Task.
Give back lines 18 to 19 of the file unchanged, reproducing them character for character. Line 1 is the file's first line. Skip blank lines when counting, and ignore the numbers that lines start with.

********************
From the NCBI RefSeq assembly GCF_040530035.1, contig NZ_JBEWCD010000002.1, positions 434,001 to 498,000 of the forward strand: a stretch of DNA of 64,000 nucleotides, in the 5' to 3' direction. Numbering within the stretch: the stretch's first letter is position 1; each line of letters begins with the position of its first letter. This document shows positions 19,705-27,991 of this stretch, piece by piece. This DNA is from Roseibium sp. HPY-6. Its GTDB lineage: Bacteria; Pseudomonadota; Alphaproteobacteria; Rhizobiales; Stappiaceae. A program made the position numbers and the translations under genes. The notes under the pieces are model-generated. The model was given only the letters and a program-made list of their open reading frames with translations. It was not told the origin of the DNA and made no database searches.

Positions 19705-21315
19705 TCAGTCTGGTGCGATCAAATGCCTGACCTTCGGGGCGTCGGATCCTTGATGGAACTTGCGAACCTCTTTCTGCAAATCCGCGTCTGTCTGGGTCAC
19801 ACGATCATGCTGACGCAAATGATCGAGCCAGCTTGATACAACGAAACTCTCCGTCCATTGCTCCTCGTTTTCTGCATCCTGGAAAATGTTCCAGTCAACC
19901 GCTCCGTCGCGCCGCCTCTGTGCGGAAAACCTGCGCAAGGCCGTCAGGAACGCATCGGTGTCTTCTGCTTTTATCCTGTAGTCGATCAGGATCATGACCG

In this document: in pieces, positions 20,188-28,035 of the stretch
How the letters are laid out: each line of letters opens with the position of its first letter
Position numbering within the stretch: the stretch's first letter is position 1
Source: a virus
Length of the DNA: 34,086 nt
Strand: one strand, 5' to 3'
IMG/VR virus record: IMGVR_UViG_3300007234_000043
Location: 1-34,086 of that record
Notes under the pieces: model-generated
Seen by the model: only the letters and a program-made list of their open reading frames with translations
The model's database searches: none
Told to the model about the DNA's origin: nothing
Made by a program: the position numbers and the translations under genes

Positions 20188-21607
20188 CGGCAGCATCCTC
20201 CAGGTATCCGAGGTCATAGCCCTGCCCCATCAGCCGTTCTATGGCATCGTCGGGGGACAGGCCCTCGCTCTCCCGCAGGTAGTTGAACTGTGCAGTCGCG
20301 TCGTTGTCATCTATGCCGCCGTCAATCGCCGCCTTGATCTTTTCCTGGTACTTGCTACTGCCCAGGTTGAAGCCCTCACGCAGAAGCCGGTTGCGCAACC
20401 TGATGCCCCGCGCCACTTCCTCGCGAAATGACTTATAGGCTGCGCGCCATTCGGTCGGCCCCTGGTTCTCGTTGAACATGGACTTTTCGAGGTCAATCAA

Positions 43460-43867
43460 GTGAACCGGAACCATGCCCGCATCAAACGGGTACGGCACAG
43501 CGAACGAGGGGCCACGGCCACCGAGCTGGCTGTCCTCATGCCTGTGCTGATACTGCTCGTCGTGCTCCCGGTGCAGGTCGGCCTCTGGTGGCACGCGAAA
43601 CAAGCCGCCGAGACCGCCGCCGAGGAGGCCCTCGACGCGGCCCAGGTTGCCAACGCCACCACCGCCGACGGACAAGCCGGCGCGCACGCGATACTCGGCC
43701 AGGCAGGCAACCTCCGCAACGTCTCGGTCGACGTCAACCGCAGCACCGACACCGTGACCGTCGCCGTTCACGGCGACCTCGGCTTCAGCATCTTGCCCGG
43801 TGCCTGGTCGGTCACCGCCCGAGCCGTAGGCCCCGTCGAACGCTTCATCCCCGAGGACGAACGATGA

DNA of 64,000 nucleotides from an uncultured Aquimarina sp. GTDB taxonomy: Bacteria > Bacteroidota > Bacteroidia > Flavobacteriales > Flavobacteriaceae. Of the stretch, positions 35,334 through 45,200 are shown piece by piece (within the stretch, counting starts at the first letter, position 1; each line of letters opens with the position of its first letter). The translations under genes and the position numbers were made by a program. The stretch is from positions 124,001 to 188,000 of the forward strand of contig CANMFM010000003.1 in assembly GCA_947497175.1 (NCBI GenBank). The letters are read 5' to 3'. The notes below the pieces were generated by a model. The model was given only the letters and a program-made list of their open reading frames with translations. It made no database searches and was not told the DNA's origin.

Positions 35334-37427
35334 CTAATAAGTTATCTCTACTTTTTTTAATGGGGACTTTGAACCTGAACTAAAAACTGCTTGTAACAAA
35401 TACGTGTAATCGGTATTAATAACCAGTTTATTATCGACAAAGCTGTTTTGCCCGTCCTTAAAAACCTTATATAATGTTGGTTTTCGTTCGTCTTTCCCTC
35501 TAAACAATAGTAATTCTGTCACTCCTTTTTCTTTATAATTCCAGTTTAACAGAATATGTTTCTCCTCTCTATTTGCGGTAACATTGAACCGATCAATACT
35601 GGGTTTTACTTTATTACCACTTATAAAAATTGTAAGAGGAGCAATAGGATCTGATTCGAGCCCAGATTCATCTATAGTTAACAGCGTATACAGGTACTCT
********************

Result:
Made by a program: the position numbers and the translations under genes

Positions 20188-21607